"Time passed; and in October, 1941, it was his responsibility to form a government. On 7th December, 1941, the Japanese attacked Pearl Harbour, and Australia had to face a new aggressor. Then it became John Curtin's responsibility to marshal the whole of Australia's resources to meet this new threat, and he became Australia's war-time leader. Although he was not in the fighting services or in the front line, it can be said, with the deepest sympathy, that he died fighting for Australia. He wore himself out. He was conscientious to the last degree, and determined to fulfil his responsibilities. The strain under which he laboured increased, and finally led to his death. Honorable members may take a lesson from this very sad event. Whilst we may disagree in our democracy on political matters and policy, let us do it with dignity and decency, as did John Curtin during the whole time that I knew him.
"This is the second occasion on which honorable members have mourned the loss of an Australian Prime Minister since I became a member of this Parliament, and it is extremely sad when we recollect that both the late Joseph Lyons, and now John Curtin, died in the service of Australia, and, indeed, of civilization. Neither of them had the opportunity to take a moment's leisure in retirement. The people should appreciate what public men give in their service to Australia, what the responsibility means, and what their untiring efforts lead to. John Curtin was not a robust man. He did not have those physical qualities and advantages that would have enabled him to bear his load of responsibility more easily; but, nevertheless, he used his strength to the greatest possible degree in the service of Australia and our Allies, and in the maintenance of constitutional authority, liberty and freedom that we knew in peace-time. It is sad that John Curtin, who marshalled Australia's resources for an all-in war effort, did not live to see the final triumph of the Allies over Japan, and the restoration of peace in the world. I know from my conversations with him that his hopes lay in the future. He had great plans for the future. He wanted to see this war successfully terminated. But our Lord thought otherwise and so, with all things earthly, even Man himself must submit to time's invincible sway. On behalf of the Australian Country party, I extend sympathy to all those, including the Australian nation, who mourn the loss of that great Australian, John Curtin."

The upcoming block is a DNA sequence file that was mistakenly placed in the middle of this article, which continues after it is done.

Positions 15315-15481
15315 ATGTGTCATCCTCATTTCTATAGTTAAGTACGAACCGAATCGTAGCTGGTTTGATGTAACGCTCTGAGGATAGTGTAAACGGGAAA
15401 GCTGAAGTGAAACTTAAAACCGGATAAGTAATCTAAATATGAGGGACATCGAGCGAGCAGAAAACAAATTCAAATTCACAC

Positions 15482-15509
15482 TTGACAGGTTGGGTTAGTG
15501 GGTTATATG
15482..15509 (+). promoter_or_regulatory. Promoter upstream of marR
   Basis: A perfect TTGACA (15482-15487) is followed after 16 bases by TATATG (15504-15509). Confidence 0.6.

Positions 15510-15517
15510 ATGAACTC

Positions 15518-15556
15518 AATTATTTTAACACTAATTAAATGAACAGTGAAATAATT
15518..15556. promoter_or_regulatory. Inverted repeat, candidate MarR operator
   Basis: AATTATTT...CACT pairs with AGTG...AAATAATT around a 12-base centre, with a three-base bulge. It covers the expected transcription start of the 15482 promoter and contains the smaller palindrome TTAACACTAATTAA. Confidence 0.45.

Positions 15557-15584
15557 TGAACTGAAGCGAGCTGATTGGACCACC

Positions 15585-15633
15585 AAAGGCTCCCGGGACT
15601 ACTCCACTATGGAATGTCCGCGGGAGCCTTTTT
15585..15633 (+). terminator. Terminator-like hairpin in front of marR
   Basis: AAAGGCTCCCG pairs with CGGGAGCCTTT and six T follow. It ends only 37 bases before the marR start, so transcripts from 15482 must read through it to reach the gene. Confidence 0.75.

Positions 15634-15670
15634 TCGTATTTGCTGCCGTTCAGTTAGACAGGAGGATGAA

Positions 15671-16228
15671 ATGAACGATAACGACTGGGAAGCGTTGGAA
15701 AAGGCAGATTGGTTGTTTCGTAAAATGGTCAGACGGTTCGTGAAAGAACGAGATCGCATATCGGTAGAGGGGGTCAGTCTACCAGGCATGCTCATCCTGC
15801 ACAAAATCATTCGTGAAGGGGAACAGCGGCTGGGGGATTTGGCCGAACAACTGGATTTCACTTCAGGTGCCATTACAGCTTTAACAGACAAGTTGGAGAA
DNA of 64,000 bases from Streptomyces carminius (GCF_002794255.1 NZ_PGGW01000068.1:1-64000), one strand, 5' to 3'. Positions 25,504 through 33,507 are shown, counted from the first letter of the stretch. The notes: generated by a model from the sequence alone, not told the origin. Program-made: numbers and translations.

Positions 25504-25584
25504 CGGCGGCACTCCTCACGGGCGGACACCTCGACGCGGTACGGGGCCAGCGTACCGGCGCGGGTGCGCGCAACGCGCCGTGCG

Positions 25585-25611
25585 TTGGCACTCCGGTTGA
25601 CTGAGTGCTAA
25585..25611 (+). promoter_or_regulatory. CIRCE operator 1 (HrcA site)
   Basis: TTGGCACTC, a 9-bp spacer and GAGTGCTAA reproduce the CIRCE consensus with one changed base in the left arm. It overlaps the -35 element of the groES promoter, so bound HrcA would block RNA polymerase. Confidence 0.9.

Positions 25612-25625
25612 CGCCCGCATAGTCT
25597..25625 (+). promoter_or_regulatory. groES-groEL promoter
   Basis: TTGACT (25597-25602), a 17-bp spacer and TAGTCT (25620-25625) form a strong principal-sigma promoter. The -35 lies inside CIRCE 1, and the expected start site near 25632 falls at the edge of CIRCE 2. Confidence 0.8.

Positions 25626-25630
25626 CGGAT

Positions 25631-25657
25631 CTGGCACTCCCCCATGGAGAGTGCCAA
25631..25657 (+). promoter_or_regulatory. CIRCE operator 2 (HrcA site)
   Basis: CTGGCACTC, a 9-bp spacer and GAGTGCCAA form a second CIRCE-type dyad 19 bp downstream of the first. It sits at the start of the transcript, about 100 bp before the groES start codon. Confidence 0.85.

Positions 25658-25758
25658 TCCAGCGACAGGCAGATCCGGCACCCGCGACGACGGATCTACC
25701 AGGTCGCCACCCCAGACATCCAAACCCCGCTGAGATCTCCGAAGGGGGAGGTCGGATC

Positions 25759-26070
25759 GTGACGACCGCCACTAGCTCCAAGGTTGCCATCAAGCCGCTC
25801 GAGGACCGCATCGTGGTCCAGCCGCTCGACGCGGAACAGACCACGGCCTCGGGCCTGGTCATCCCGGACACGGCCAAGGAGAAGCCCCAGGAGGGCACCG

The motion was carried. As a mark of respect the House adjourned until 18th July, 1945.